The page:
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Seniors 395 




396 Seniors 




Seniors 397 





Grecory C. Polcsa 

School of Management 

Marketing 

Human Res. Mgmt. 



Conor J. Politz 

Arts & Sciences 
Economics 




Mary E. Polizzotti 

Arts & Sciences 
English 



Shaun M. Polke 

School of Management 

Economics 
Op. & Strategic Mgmt. 




Adam D. Pollock 

Arts & Sciences 
History 



Daniel Pond 

Arts & Sciences 
Theology 



Vincent P. Poon 

Arts & Sciences 
Sociology 



Sylvie Potookian 

Arts & Sciences 
English 



Erik T. Potter 

Arts & Sciences 
Political Science 




Jason A. Pouncy 

School of Management 
Finance 



Stacie C. Powderly 

Arts & Sciences 
Political Science 



Sarah A. Powell 

Arts & Sciences 
Sociology 



Gregory M. Powers 

School of Management 
Finance/ Accounting 



Mary K. Prangley 

Arts & Sciences 
Communications 



398 Seniors 



Meghan M. Pressman 

Arts & Sciences 
Theater Arts 



Christina Price 

Arts & Sciences 
Biology 



Nicolas J. Priselac 
School of Management 

Op. & Strategic Mgmt. 
Philosophy 



David S. Proctor 

School of Management 
Finance 



Jeffrey M. Prokop 

Arts & Sciences 
History 




Kimberly J. Prokop 

School of Education 

Child in Society 

Elem. Mod. Spec. Needs 



Amy L. Pupko 

School of Management 
Marketing 



Nicole D. Puppo 

School of Nursing 
Nursing 



John F. Purciello 

Arts & Sciences 
Studio Art 
Art History 



Kathleen Quackenbush 

Arts & Sciences 
English 




David J. Quaile 

School of Management 

Finance 

Accounting 



Caitlyn J. Queenin 

School of Education 

Elem. /Mod. Spec. Needs 

Human Development 



Meredith R. Quick 

School of Management 
Finance 



Michael W. Quilter 

School of Management 
Accounting 



Ryan T. Quinn 

School of Education 

Human Development 

English 




Joel R. Quintong 

School of Management 
Accounting 



John M. Racanelli 

Arts & Sciences 
English 



Katherine M. Rado 

Arts & Sciences 
Communications 



Lucy Radovinsky 

School of Nursing 

Nursing 



John J. Raffaele 

Arts & Sciences 
English 



Seniors 399 



Stephen F. Ragalevsky 

School of Management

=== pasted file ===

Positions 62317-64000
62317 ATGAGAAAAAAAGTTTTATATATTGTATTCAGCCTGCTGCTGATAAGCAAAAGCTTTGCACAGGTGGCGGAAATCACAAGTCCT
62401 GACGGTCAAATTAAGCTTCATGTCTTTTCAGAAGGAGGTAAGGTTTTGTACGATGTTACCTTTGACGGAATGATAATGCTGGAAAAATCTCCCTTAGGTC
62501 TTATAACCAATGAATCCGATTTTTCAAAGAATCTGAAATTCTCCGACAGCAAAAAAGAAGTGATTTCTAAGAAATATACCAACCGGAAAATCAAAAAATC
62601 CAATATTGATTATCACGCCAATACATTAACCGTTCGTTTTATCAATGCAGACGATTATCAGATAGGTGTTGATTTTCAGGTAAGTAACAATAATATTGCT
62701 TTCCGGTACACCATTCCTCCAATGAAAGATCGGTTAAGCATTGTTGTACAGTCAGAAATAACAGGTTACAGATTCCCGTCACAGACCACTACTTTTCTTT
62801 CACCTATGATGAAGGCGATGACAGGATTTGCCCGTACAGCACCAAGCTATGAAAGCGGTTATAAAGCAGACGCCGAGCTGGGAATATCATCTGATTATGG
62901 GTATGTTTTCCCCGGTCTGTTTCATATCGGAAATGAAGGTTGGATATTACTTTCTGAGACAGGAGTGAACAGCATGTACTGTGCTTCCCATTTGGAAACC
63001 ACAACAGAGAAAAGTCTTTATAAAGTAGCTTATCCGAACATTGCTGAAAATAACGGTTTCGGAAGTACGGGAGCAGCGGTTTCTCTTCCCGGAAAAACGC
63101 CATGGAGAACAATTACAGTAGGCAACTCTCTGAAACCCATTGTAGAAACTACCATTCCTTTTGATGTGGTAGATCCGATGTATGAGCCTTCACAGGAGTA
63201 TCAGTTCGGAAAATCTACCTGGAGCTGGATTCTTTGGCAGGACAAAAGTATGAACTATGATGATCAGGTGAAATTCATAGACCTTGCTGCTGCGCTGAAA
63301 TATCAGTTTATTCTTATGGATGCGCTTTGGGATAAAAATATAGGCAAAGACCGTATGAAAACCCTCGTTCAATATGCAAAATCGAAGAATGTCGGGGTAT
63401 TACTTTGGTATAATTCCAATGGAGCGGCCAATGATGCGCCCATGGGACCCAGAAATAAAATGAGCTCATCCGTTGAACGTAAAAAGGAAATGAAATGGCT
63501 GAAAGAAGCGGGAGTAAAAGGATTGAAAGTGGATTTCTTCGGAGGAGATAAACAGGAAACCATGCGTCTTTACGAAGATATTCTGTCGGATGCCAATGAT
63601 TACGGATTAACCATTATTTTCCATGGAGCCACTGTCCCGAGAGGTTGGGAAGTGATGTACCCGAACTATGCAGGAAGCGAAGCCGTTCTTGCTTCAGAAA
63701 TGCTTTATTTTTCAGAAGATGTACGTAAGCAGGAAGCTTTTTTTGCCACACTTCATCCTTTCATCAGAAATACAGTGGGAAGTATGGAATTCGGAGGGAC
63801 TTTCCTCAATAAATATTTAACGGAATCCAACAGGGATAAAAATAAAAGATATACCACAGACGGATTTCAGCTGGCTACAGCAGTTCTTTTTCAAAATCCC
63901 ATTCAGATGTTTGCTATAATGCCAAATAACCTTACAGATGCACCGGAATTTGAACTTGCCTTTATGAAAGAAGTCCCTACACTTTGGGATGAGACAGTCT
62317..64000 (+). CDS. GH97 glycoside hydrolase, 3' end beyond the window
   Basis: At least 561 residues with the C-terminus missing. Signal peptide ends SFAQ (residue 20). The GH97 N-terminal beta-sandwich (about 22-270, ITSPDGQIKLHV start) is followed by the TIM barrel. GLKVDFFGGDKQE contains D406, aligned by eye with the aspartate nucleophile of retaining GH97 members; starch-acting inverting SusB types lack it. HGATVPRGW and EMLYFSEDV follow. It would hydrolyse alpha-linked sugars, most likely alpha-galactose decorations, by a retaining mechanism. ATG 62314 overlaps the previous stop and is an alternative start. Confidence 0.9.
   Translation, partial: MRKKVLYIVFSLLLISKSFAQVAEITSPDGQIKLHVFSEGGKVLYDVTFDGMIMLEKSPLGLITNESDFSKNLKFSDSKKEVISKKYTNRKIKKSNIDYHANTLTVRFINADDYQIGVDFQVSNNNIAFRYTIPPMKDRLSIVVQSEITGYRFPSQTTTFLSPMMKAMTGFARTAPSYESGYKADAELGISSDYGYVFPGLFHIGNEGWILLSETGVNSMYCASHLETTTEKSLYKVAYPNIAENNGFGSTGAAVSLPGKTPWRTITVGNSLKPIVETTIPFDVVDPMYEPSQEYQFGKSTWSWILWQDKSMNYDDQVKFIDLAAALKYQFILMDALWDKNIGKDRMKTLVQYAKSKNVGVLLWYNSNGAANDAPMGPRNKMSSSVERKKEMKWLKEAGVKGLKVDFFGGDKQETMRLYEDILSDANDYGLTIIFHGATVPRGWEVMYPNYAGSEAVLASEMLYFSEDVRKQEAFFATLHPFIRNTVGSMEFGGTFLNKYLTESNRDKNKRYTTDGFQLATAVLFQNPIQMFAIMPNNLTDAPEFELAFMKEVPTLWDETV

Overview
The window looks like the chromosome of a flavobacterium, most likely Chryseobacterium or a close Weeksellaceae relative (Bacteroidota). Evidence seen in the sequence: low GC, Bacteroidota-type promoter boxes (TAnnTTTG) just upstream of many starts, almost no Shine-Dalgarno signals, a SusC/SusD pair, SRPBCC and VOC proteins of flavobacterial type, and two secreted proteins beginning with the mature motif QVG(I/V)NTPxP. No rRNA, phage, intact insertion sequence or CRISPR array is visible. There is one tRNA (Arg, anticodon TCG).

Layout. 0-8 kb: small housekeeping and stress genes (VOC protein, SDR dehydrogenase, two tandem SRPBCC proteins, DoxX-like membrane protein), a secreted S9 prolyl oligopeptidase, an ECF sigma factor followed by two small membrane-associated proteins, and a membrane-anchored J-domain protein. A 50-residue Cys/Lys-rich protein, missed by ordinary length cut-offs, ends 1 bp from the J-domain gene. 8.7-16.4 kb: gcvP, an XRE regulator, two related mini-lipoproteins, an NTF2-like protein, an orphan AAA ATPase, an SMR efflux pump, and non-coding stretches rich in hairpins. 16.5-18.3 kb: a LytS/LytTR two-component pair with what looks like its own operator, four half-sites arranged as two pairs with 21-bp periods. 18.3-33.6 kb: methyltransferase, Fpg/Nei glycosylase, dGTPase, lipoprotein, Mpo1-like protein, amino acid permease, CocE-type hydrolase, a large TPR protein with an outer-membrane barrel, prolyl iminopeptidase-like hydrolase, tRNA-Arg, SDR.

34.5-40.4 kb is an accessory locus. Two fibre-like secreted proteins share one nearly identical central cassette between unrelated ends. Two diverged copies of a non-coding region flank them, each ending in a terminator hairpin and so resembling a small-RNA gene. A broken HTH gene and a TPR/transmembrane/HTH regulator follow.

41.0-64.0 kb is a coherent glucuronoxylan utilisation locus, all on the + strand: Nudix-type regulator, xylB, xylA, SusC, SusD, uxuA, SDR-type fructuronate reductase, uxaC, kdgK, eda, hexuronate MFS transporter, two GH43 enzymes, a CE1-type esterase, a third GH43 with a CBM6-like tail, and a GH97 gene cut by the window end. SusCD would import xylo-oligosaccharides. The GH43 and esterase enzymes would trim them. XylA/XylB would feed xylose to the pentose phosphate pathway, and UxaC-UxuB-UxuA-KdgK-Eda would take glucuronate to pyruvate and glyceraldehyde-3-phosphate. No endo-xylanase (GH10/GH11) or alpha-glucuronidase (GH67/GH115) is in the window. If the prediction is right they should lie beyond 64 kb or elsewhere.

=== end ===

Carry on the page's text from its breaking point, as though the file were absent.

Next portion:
Mgmt. Info Systems 



Robert G. Rahilly 

Arts & Sciences 

Philosophy 
Political Science 



Dominique M. Rakiec 

Arts & Sciences 

English 

Philosophy 



Ana R. Ramirez 

Arts & Sciences 
Communications 



Elyssa A. Ramirez 

Arts & Sciences 
Computer Science 




Julie E. Ramsland 

Arts & Sciences 
Sociology 



Elizabeth J. Randall 

Arts & Sciences 

English 

Philosophy 



Kathryn E. Ray 

Arts & Sciences 
English 



Kristine A. Raymond 

School of Nursing 
Nursing 



Micaela A. Rea 

School of Education 

Elem./Mod. Spec. Need: 

English 




Kristin M. Reagan 

Arts & Sciences 
English 



Robert J. Reardon 

School of Management 

Finance 

Mgmt. Info Systems 



Stephen Rebelo 

School of Management 
Accounting 



Devon K. Reber 

Arts & Sciences 
Sociology 



Anne C. Rechkemmer 

School of Nursing 
Nursing 




James G. Reece 

School of Education 

Elem./Mod. Spec. Needs 

General Science 



400 Seniors 



Daniel C. Reed 

School of Management 
Finance 



Lashunda C. Reed 

Arts & Sciences 
English 



Gregory F. Regan 

Arts & Sciences 
Communications 
" Economics 



Sarah E. Regensdorf 

Arts & Sciences 
Communications 



I 1 fc f 


1 


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Sarah C. Reiley 

Arts & Sciences 

Internationa] Studies 

Philosophy 



Beth Ann Rcilly 

Arts & Sciences 
History 

Political Science 



Charles T. Reilly 

School of Management 
Marketing 



Karen M. Keilly 

School of Management 

Finance 



Jessica S. Keimelt 

Arts & Sciences 

History 




Kimberley A. Reimers 

Arts & Sciences 
Human Resources Mgmt. 



Stacy N. Reiter 

Arts & Sciences 

English 
Political Science 



Kristine Rembach 

Arts & Sciences 
Chemistry 



Christopher J. Reynolds 

Arts & Sciences 
History 



Megan D. Reynolds 

Arts & Sciences 
Psychology 




Julie A. Rianna 

School of Education